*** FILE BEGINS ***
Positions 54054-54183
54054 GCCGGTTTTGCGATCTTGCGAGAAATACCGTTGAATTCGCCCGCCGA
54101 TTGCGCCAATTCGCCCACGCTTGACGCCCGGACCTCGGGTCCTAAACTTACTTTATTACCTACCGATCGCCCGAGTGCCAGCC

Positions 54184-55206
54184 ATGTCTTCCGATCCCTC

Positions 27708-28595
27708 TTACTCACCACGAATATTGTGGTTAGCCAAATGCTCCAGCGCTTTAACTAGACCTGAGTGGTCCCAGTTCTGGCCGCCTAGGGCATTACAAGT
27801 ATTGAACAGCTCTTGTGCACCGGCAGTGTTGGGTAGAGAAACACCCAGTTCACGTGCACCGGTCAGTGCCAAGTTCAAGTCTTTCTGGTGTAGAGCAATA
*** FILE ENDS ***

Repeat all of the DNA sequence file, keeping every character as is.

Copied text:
Positions 54054-54183
54054 GCCGGTTTTGCGATCTTGCGAGAAATACCGTTGAATTCGCCCGCCGA
54101 TTGCGCCAATTCGCCCACGCTTGACGCCCGGACCTCGGGTCCTAAACTTACTTTATTACCTACCGATCGCCCGAGTGCCAGCC

Positions 54184-55206
54184 ATGTCTTCCGATCCCTC

Positions 27708-28595
27708 TTACTCACCACGAATATTGTGGTTAGCCAAATGCTCCAGCGCTTTAACTAGACCTGAGTGGTCCCAGTTCTGGCCGCCTAGGGCATTACAAGT
27801 ATTGAACAGCTCTTGTGCACCGGCAGTGTTGGGTAGAGAAACACCCAGTTCACGTGCACCGGTCAGTGCCAAGTTCAAGTCTTTCTGGTGTAGAGCAATA